What to Do If Your Dog Eats Weed (Marijuana)

Even with vigilant supervision during walks, dogs can occasionally consume unexpected items, including marijuana. In such situations, it's crucial to be prepared for the well-being of your furry friend.

Marijuana poses a threat to dogs due to the presence of Delta-9-tetrahydrocannabinol (THC), the compound responsible for inducing a 'high' in those who ingest it. Dr. Emily Singler, an on-staff veterinarian at Fetch, emphasizes that THC can lead to potentially severe health issues in dogs if they ingest a sufficient quantity.

The Risks of Marijuana for Dogs

Once more, it's vital to underscore that marijuana is hazardous to dogs primarily due to THC, Dr. Singler stresses. However, if marijuana consumption involves additional factors such as wrappers (possibly containing tobacco or pesticides), xylitol (a toxic artificial sweetener), chocolate, or baked goods (which may lead to pancreatitis), the risk of health complications for your dog can escalate.

Recognizing Marijuana Ingestion in Dogs

Dr. Singler outlines several signs of marijuana consumption in dogs, including low energy levels, lack of coordination, heightened sensitivity to sound or touch, restlessness, dilated pupils, and, on occasion, urinary incontinence. In instances of substantial marijuana ingestion, coma and seizures may occur, although these reactions are infrequent.

Immediate Steps to Take if Your Dog Eats Your Weed

If you suspect that your dog has ingested marijuana, contact the pet poison control hotline at 800-213-6680 and attempt to ascertain the type and quantity of the substance your pet consumed. Subsequently, seek prompt veterinary assistance. Refrain from inducing vomiting in your dog unless specifically advised by a veterinarian, as it can potentially exacerbate complications.

Veterinarians diagnose marijuana ingestion based on your dog's physical symptoms and any relevant information you provide. Therefore, providing a comprehensive account of the situation to your dog's veterinarian is essential.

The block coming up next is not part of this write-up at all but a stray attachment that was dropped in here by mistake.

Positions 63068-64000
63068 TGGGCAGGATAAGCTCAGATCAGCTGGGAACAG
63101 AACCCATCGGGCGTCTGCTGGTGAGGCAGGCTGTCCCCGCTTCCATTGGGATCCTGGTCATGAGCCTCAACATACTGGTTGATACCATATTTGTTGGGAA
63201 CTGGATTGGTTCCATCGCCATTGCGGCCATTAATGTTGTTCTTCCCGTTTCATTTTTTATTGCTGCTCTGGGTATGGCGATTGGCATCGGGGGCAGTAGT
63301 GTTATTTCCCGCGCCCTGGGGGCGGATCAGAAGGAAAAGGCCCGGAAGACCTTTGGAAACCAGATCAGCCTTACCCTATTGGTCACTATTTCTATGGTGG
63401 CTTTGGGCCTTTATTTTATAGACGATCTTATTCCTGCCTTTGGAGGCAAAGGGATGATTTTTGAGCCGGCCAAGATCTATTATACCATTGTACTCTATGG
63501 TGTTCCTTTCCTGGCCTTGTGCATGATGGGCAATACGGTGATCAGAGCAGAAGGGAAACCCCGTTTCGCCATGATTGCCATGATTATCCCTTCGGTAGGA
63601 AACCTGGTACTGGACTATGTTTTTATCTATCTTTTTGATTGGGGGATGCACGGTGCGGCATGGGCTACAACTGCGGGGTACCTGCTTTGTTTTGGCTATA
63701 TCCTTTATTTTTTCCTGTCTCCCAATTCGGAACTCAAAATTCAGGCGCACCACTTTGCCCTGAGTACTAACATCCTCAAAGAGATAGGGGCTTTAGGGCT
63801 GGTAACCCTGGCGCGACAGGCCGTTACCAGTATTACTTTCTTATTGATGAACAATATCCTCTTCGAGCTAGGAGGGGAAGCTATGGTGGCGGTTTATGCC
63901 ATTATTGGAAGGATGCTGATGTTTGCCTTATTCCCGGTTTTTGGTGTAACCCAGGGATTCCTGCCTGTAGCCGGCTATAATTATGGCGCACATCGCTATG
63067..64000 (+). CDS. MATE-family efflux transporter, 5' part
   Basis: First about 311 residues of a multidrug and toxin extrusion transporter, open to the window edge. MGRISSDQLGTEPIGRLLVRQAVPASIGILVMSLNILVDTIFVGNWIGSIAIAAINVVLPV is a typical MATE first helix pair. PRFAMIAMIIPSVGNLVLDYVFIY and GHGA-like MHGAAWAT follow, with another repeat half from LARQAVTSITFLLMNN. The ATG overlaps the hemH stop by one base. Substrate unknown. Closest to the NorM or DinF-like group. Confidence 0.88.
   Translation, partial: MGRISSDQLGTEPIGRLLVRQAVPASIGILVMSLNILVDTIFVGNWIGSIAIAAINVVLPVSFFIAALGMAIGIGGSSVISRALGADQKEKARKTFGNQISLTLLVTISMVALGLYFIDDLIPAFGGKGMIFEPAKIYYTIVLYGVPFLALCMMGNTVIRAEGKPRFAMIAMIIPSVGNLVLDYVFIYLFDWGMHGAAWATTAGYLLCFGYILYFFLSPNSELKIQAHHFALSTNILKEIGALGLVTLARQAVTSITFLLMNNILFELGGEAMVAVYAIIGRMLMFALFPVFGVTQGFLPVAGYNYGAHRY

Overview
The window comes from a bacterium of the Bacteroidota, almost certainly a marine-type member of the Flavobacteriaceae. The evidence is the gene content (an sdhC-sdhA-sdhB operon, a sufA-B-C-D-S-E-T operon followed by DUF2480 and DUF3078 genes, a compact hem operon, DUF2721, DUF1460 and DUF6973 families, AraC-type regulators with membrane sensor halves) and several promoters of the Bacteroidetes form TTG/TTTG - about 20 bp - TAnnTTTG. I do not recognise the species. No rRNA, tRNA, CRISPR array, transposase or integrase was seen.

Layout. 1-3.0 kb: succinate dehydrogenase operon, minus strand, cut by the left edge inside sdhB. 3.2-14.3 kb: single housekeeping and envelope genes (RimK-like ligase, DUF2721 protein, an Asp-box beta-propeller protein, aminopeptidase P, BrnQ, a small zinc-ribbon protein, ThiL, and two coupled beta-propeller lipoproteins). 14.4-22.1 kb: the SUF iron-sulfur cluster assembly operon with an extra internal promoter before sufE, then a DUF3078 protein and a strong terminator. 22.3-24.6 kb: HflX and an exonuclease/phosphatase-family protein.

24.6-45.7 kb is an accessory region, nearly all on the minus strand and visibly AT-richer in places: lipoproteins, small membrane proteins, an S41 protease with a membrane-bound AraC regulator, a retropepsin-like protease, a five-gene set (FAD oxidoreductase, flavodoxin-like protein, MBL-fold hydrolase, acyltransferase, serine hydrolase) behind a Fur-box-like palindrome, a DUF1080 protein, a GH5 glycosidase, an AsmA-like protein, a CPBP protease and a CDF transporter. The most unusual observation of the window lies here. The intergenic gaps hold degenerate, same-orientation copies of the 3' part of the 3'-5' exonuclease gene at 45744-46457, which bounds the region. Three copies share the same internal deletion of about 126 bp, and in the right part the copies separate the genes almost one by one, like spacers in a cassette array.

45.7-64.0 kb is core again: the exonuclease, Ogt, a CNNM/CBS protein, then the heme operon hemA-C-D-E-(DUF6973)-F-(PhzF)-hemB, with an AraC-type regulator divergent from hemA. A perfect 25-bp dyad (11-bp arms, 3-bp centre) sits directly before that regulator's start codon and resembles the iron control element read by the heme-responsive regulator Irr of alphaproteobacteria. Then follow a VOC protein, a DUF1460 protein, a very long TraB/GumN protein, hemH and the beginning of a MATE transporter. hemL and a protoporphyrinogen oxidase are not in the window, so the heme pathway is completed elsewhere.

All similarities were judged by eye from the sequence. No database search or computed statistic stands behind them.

Dr. Singler emphasizes the importance of sharing this information with your veterinarian, even if it might feel awkward or uncomfortable. Veterinarians are solely focused on the well-being of their patients and have no interest in judging pet owners or causing them trouble.

If you're uncertain whether your dog ingested marijuana, your veterinarian may conduct a urine drug screening test to detect signs of exposure.

Veterinary Treatment for Dogs Exposed to Marijuana

In most cases of marijuana exposure in dogs, treatment revolves around supportive care. This entails addressing any effects or complications arising from the drug while allowing the body to metabolize and eliminate it naturally.

 Treatment may involve ensuring that your dog remains adequately hydrated, minimizing the risk of self-inflicted harm, maintaining a safe body temperature, and managing any seizures if they occur. In mild cases, dogs may be monitored at home, but this decision ultimately rests with the veterinarian.

Dr. Singler underscores the importance of pet owners taking precautions to keep such products out of their dogs' reach and promptly contacting their veterinarian if their dogs' health concerns arise.

Signs of Cannabis Toxicity in Dogs

Marijuana poisoning in dogs can manifest through various symptoms, including:

  • Gait abnormalities, such as stumbling and crossing over their feet.

  • Lethargy and a general state of dullness.

  • Dilated pupils, which appear larger than usual.

  • Urinary incontinence leads to unintentional urination.

  • Vomiting.

  • Tremors and shaking.

  • Restlessness and agitation.

It's important to note that tetrahydrocannabinol (THC), the potent psychoactive compound in marijuana, elicits a significantly more severe reaction in dogs compared to humans. These symptoms typically become apparent within 30 minutes to an hour after marijuana ingestion or even sooner if the substance is inhaled.

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